Anniversary of the atomic bomb dropped on Hiroshima

by CynthiaYockey on August 6, 2009

Atomic bomb cloud over Hiroshima, August 6, 1945.

Atomic bomb cloud over Hiroshima, August 6, 1945.

The first atomic bomb used in war was made from uranium-235 and was dropped on Hiroshima on August 6, 1945. The isotope of uranium needed for the bomb was separated in Oak Ridge, Tennessee, as part of the Manhattan Project. My father is Hubert P. Yockey, and he is a nuclear physicist who studied under Robert Oppenheimer and Ernest Lawrence at the University of California at Berkeley. After earning his Ph.D., he was sent to Oak Ridge. That is where he met my mother.

I will update this tomorrow with a video of my father.

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  • Thank you, Dr. and Mrs. Yockey. My father was in the Pacific Theater. Among other places he made that long walk through the water after the boats hung up on the reef at Tarawa. A lot of good men didn’t. Just stepping into a shellhole, the way they were loaded down was a death sentence. So was an otherwise survivable wound.

    Toward the end of that fight he got dinged and taken, eventually, to Hawaii and then home. After the hospital he was put into a new outfit, training for Operation Olympic. This, sir, as you know, was the invasion of the Home Islands. Your work stopped that. My dad never talked much about the war, mostly to other veterans. Then to me as I was on my way to the Southeast Asian War Games, a little bit. Mostly the tricks on how to stay in one piece.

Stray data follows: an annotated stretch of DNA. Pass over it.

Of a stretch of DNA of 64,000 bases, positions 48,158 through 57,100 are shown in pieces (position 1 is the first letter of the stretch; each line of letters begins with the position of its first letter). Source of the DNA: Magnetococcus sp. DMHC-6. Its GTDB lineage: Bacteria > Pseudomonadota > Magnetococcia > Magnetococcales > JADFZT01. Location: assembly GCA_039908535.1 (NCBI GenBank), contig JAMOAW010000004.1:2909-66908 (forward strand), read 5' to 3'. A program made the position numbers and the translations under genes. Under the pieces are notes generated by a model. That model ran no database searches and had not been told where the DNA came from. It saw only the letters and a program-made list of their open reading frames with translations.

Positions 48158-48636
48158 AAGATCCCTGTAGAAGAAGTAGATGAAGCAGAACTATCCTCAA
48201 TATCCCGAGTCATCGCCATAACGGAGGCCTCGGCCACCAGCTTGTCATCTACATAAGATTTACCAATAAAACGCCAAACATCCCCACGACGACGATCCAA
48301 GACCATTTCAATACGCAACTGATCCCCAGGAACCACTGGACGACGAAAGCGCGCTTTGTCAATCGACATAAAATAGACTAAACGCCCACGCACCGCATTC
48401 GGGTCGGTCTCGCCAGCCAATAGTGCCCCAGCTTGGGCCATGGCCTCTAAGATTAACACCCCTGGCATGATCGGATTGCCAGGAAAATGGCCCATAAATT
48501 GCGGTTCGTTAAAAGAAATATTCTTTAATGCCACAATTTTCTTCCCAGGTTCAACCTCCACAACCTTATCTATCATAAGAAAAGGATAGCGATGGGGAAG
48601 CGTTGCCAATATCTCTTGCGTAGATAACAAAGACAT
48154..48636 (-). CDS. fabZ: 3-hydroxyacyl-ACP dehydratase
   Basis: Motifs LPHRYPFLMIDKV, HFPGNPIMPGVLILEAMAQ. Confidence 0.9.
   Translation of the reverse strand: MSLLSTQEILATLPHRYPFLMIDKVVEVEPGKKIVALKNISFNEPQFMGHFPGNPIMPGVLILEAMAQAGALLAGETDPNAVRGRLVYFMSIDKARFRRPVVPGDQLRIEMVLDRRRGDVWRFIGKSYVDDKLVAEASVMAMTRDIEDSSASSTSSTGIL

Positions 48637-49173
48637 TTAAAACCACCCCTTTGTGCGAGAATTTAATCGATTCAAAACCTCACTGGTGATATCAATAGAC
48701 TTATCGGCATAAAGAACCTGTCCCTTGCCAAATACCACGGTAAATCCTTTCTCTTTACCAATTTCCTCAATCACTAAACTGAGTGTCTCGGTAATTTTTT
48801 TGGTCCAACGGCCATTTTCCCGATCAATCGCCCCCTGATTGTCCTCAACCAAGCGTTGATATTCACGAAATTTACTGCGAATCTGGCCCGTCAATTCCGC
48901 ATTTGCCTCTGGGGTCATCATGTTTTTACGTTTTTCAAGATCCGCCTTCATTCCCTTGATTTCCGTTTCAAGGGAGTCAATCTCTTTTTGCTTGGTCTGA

I remember, though, not too awful long before he died, just blowing his top at an anti-nuke whelp, braying about how awful that bomb was. I had never seen him so angry, and that includes through all of my boyhood devilment. He told that child of the women and children that were being armed with bamboo poles with bayonettes attached. The Kamikazis and the hundreds of thousands of Japanese troops left. Oh, Dr. Yockey, if you could have only seen that then little old man stand straighter than he had in years and thunder in what was still a Marine Noncom’s voice, “And I thank GOD for the atomic bomb!” before marching off. It was blocks, sir, before he remembered to go back to that old man shuffle.

    It was your work that saved hundreds of thousands of American and Japanese lives. It was your work that helped us keep the Russians out of Japan, changing Asian history for decades. And, sir, it was your work that enabled my dad to come home and raise his family. Thank you.
    .-= Peter´s last blog ..Obama Just Does Not Understand Americans =-.

  • Ad rem

    Great story Peter…….your heritage is one to be proud of.

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